(Further to 22.11.07, A Number of political Comments,) Identity Cards are still going the rounds and also another product of immigration. I propose to try to analyse the need for them more deeply, as I feel they are an expensive aberration.
The Government seems intent upon pushing ahead with universal ID, paid for by the individual – the cost, allegedly, about £60 each, or about £3.6bn. If you are making that number, in this day and age of sophisticated invention, it is reasonable to expect the outcome would cost a lot less, especially when the banks are scattering them like chaff, What is more, we know the day they are issued, a way of circumventing them will be in hand. Am I wrong in doubting what they tell me, and in fact this is all just another hidden tax? Logically, if these cards are sufficiently secure and efficient, as the government implies, the saving in man-hours, and overheads in checking for and dissuading the miscreants will be so large over time, that the original cost would have been absorbed and should never have been a charge on the individual
A number of types of information suggested to be placed on them is, name, address, date of birth, National Health number, bank and part bank number, Blood group, finger print, and possible eye recognition and DNA. Whether this is accurate isn’t important, all I want to look at is the principle. Who needs them, what is needed and what is dangerous? The police require an ID for ‘Stop and search’ to be simple and speedy, when they are looking for illegal immigrants, criminals, or dealing with the speechless. They would help with over-the-counter fraud only if secure, but that is the 64 dollar question. To use them instead of passports would devalue existing passports which would cause annoyance and confusion at docks and airports, to those holding passports they had paid for. The current system seems as adequate as we need. If my friend could be defrauded of £20,000, with only the information on a driving licence, need I say more?
Let us, just for ease of approximation, group the population by age, roughly guessing the numbers in each group. Those who need cards least, the 0-7s (5m) and the 76-86s (4m). Most of the former will be on their parents’ passport, and the latter will have driving licences and bus passes. Most immigrants will be below the age of 40, so we can take say 90% or 23m, out of the groups between 44-75s (25m), many also will have passports. We are then left with the 8-42’s, (26m), of whom a large percentage, say 50%, 13m, will, today, have passports.. Secondary school children and further education students could be provided with college passes, but I suspect this would be unacceptable to some. So, with this system of assessment, we could avoid having sophisticated ID cards with only a small risk of fraud in 45m cases out of 60m. Clearly this is not scientific, but even if it is only a ballpark figure, it means we have 60m cards when the risk warrants only 15m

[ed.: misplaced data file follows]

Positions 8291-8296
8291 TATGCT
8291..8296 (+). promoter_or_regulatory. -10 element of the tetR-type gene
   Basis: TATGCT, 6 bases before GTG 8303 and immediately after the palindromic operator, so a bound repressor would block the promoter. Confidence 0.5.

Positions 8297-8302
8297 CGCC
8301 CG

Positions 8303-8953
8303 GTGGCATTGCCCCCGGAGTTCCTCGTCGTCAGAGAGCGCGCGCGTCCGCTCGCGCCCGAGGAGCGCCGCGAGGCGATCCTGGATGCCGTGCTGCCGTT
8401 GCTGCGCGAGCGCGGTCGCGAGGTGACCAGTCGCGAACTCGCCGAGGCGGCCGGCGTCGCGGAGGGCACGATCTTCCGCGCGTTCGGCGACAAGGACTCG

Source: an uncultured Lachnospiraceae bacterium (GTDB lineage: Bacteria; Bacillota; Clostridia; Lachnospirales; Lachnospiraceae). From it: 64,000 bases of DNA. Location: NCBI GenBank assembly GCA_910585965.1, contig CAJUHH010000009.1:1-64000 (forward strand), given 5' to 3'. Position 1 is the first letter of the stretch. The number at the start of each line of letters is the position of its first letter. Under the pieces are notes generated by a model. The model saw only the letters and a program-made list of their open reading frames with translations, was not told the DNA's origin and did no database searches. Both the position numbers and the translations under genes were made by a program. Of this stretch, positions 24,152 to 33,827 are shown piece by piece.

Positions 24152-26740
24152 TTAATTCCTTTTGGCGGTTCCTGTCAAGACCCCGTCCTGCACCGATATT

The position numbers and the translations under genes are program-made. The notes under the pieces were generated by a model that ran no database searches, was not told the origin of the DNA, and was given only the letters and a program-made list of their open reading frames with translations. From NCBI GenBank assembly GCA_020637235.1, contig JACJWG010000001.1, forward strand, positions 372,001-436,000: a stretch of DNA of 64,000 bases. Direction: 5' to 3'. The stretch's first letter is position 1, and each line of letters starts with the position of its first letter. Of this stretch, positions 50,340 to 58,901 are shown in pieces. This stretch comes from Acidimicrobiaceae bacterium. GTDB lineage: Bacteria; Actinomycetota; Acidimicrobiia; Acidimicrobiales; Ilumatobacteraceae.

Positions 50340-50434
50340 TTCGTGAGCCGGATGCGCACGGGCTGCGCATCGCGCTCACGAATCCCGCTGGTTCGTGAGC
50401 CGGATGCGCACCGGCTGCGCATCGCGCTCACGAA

Looking at it another way, makes it clear that ID is needed to check probably for about 500,000 possible illegal immigrants and criminals. This is arrived at by supposing we have 2m immigrants currently in this country, say the proportion crooked is 20% That is inordinately high in any society. Now add 100,000 criminals on the run, again excessive, giving a total of 500,000. So we would be having 60m ID cards, no matter who paid for them, to check for some 0.8% of the population, if indeed that number, without any guarantee that the system will be totally secure. One other question does cross my mind, just how many people are stopped and searched in a year, not counting repeat searches? I can’t remember when I last saw a policeman on a beat.